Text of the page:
After joining the Institute of Clinical Sciences at our founder-member the University of Birmingham over the summer, Dr Giovanni Bottegoni has been appointed to the post of Academic Lead for Business Engagement.
Giovanni brings a wealth of industry experience with him, having worked in start-ups and in the pharmaceuticals sector with a range of companies.
He’ll be working closely with our Business Engagement team to support all aspects of our collaborative work with industry – here’s a recap of an interview with Giovanni when he joined us back in July…
What attracted you to the University of Birmingham?
After several years working in different places and in different capacities, I started developing ideas that I wanted to explore further, pursuing an independent research program. The University had an opening in computational medicinal chemistry and what took my interest was:
- A very specific and detailed interest for computational medicinal chemistry, as often colleagues working in my field receive far less specific appointments
- The possibility to join a prestigious institution with a clear medical and life sciences driver; the investments that the University and the entire city of Birmingham are making in life sciences are well known in the community
- The exciting possibility to become part of the School of Pharmacy, a still relatively young school that is climbing the ranks very fast
What are you most looking forward to in your new role?
I am looking forward to independently pursuing interesting ideas and the opportunity to build on the wide range of things that I’ve been exposed to in my career and blend them together in a clear research direction for the group. I would like to create a research group that does not exist ‘in vacuo’ but that is actually an organic component of the University’s ecosystem.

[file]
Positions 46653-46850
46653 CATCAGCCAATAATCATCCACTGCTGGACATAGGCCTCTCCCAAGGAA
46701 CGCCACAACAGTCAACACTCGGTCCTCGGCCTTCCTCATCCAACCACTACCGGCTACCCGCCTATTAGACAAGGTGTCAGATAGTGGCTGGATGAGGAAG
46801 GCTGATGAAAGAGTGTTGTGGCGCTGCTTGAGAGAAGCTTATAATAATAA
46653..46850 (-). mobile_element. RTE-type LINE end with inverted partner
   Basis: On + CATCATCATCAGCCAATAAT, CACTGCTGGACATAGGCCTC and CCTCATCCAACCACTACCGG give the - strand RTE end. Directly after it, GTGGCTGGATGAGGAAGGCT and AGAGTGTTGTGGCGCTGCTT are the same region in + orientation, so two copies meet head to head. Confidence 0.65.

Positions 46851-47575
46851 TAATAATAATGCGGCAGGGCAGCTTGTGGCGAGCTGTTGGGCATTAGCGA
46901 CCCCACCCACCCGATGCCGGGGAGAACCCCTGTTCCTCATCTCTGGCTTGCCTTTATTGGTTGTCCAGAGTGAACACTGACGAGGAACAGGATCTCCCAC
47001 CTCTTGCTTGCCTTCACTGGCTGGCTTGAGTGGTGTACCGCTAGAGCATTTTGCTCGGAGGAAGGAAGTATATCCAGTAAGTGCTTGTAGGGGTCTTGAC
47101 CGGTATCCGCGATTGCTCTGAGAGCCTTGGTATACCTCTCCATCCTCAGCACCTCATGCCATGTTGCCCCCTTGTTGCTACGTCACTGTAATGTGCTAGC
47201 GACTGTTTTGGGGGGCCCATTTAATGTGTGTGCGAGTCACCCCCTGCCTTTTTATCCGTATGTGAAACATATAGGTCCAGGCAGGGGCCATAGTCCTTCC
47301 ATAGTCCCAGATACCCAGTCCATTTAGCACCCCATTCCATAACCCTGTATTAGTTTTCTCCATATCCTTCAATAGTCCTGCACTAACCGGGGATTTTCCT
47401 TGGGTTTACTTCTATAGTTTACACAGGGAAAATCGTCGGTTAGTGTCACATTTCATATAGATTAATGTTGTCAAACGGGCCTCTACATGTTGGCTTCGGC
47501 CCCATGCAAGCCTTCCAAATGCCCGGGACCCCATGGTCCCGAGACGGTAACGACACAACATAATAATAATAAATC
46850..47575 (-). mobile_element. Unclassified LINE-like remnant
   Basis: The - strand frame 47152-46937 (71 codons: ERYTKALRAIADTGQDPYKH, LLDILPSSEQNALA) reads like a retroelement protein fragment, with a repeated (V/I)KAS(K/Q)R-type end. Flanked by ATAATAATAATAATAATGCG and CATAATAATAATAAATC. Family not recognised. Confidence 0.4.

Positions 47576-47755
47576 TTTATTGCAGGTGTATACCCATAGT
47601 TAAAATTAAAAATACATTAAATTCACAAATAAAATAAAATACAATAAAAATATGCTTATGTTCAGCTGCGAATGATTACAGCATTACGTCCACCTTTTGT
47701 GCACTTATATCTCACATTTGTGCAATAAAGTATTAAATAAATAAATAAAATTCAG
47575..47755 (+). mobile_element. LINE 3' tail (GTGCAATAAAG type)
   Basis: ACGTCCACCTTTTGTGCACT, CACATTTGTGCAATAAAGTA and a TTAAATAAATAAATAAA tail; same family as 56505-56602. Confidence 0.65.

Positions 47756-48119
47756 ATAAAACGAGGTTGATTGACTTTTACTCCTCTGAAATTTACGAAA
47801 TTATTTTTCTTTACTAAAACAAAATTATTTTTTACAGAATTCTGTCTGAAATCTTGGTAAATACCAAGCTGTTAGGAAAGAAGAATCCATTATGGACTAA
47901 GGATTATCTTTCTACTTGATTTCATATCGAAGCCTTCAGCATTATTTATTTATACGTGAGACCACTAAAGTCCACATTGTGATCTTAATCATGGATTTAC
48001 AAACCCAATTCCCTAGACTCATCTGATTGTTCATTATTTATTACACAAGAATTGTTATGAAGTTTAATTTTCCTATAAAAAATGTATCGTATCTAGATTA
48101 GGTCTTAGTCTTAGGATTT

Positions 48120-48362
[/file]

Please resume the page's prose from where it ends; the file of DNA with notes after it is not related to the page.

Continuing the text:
The difficult part of identifying the core research lines for the group won’t actually be separating bad ideas from the good ones; that will be easy. The hard part, and what I am looking forward to the most, will be prioritising the best ideas among many excellent ones.
Where do you see your research group in five years’ time?
Ideally, I can see the Computer-assisted Molecular Design (CAMD) group becoming the go-to place within BHP for rationally designing compounds for challenging targets. My idea is to assemble a multi-disciplinary group of young and talented scientists with the aim of addressing, within my lab, the first early steps of drug discovery.
While I’ll start working mainly supervising computational projects, I would like for the CAMD group to eventually encompass expertise in synthetic chemistry and structural biophysics, to have in place the means for setting up a modelling – synthesis – testing positive feedback loop.
What do you think the future holds for the field of pharmacy?
Predicting the future always is a tricky business. The risk of making very short-sighted predictions is high; even a genius like Lord Kelvin in 1895 went on records stating that heavier-than-air flight was impossible.
However, I will put forward a cautious idea quite well-rooted in the present: machine learning will profoundly change drug discovery the same way it has already changed retail, quality control, radiology, and so on. In a way, it is surprising that the drug discovery sector, which has been handling compounds by the millions for many years, that has been representing molecules as graphs for over two centuries, that pioneered the adoption of regression methods for molecular design, is not spearheading the adoption of machine learning on a global scale.
In any case, the revolution is here: there are already companies operating in the field of applying learning strategies to drug discovery and big pharmaceutical companies are hiring machine learning experts. When the hype will be over, when we will be past what Gartner calls the “peak of inflated expectations”, machine learning-based strategies won’t go away but will become ingrained in the drug discovery pipeline.
What is your drive for getting up in the morning?
In my work, there is something that literally happens when you wake up in the morning. You often run very long simulations on a computer. These simulations can run for many hours, days even. After several years, I still feel that sort of curiosity when I wake up to quickly go and check the log file, to see what has happened during the night.
More in general, one of the best rewards, one of the things that truly motivates me, is when we spend quite a long time devising some specific compound based on models and calculations (and intuition!), and, later, when this compound is eventually synthesised and tested, its activity turns out to be exactly in line with the prediction.